Monday, January 31, 2011

Hearing the Scriptures in the Scriptures

I had a seminary professor who admonished us that if we were reading something in Scripture and did not hear at least three other passages of scripture, then we did not know our scripture well enough.

Today I was going through the One Year Bible Reading from Biblegateway, and came across this passage in Exodus 12.

11 “After the LORD brings you into the land of the Canaanites and gives it to you, as he promised on oath to you and your ancestors, 12 you are to give over to the LORD the first offspring of every womb. All the firstborn males of your livestock belong to the LORD. 13 Redeem with a lamb every firstborn donkey, but if you do not redeem it, break its neck. Redeem every firstborn among your sons.

From it I recalled this passage.
Jesus Comes to Jerusalem as King
1 As they approached Jerusalem and came to Bethphage on the Mount of Olives, Jesus sent two disciples, 2saying to them, “Go to the village ahead of you, and at once you will find a donkey tied there, with her colt by her. Untie them and bring them to me. 3 If anyone says anything to you, say that the Lord needs them, and he will send them right away.”

4 This took place to fulfill what was spoken through the prophet:

5 “Say to Daughter Zion,
‘See, your king comes to you,
gentle and riding on a donkey,
and on a colt, the foal of a donkey.’”a]" style="font-size: 0.75em; line-height: 0.5em; ">[a]

6 The disciples went and did as Jesus had instructed them. 7 They brought the donkey and the colt and placed their cloaks on them for Jesus to sit on. 8 A very large crowd spread their cloaks on the road, while others cut branches from the trees and spread them on the road. 9 The crowds that went ahead of him and those that followed shouted,

And of course when I kept reading in the devotional, there it was. Someone else has set this up to find the parallels for us. Do you hear the similarities too? A strange sense of foreshadowing is taking place here to remind us that this time the Donkey will not redeem the Lamb.

(Of course the cynic and snark did crop up and I wondered why the Lamb of God would redeem the asses of this world)


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Thursday, January 20, 2011

Praise in Spite of Pain

I got an email the other day from a friend, right after I had preached on Psalm 40 and the similarities to Psalm 70. After that, I read through a short book by Matt Redman, The Unquenchable Worshipper. All those thoughts began to come together, and I wanted to connect a few pieces.

First, Psalm 40 and Psalm 70. Turns out the two Psalms are the same from the end of verse 12 in Psalm 40 to the end, and all of Psalm 70. I talked on Sunday about how the lament part can be an ingrained response, whereby, no matter what happens we still fall back on "I am poor and needy". We can start to change the refrain which is what Psalm 40 seems to do, only to find ourselves back in the same rut.

I was thrilled then to see how David Youngdale, a sometimes reader of this blog, put together another piece of scripture.

"And at midnight Paul and Silas prayed, and sang praises unto God: and the prisoners heard them."
-- Acts 16:25
Singing and praising and thanksgiving all go together.
Paul and Silas had been beaten with many stripes, cast into prison, their feet were in the stocks. But at midnight they prayed and sang praises unto God. Aloud. And the prisoners heard them.
Most people in similiar circumstances would have griped and complained something like this.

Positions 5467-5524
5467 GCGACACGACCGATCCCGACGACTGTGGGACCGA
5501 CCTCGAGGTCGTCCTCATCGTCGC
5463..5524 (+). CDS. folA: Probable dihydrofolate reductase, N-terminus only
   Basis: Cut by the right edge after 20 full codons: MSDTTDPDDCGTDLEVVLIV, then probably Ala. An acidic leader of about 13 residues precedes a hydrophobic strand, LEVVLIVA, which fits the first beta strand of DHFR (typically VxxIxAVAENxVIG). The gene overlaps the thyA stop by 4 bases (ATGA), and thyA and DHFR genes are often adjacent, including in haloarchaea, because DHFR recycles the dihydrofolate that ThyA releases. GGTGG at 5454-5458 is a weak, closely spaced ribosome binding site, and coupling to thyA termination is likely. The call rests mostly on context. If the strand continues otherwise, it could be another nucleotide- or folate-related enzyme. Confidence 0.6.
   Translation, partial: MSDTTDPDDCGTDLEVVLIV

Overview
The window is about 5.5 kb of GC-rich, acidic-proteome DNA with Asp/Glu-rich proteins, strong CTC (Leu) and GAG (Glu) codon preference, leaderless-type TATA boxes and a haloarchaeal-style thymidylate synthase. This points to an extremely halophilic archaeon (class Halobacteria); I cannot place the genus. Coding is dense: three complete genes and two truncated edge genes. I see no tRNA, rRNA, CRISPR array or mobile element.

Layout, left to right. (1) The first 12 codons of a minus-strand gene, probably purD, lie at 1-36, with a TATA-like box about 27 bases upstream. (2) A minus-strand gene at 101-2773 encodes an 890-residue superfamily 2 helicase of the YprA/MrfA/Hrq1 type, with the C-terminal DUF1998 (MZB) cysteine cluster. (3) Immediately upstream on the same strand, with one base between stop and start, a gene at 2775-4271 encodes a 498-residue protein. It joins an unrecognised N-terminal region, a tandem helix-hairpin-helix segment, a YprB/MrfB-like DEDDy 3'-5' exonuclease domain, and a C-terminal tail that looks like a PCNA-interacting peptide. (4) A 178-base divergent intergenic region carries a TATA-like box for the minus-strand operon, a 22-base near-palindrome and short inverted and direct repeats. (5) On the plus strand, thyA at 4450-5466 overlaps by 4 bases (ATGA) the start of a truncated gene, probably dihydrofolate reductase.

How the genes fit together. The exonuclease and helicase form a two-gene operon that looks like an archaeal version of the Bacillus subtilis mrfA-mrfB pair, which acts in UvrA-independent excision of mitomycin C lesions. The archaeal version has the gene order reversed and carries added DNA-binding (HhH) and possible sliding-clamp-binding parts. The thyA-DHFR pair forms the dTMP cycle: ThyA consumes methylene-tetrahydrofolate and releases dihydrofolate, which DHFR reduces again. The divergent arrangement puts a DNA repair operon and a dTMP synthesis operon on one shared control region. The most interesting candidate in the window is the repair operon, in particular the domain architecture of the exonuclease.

Silas: Paul, are you still there?
Paul; Silas, where else could I possibly be?
Silas: I'll tell you my poor back is hurting me so bad. I don't understand why God sent this on us. I don't understand why God let this happen to us. He knows I've tried to serve Him and do my best.
That kind of praying would have gotten them further in instead of out. God didn't have them thrown in jail. The devil did. But there's truth and instruction here to help us in our midnight hour, the hour of test, of trial, when the storms of life come. That's a time to pray and praise and sing and give thanks!
Confession: I praise and thank God at all times. I don't ever have a "poor old me" attitude. I keep an attitude of praise.

I found Matt Redman's commentary on unquenchable worship helpful. He talks about how the ways to put out a fire are to remove one of the three elements: Heat, Oxygen, or Fuel. But, I have to admit my favorite part of the story was his citation of an event involving Charles Wesley.

None of these incidents or stories deny that there is pain or hurt in the world or in our lives, just that God is somehow greater than all of them. Paul and Silas were not healed of their injuries. Charles Wesley did not miraculously find himself standing on a solid floor on an upper level again, nor does the Psalmist stop having trials and tribulations as life continues, but in the midst of it all, somehow, someway, the desire to worship and praise overwhelms the spirits of those who are at work for God.

Wednesday, January 05, 2011


Occasionally I post, and even then I rarely get comments (no this is not an appeal for comments for my otherwise flagging self-esteem)

But, I often struggle with what I should do with comments from "Anonymous". I am grateful for the few folks who, though posting as Anonymous by default, add their name at the end of the comment they make. I tend toward throwing out the Anonymous comments, as I do with such comments in the local church (anonymous letters, notes, comments, etc). However, I have found that I do need to read them (well, except for the SPAM), and discern whether the comments are adding to the conversation, either in how they challenge my thinking or in contributing some piece of neglected wisdom, or clarification.

How do you handle your "Anonymous" Comments?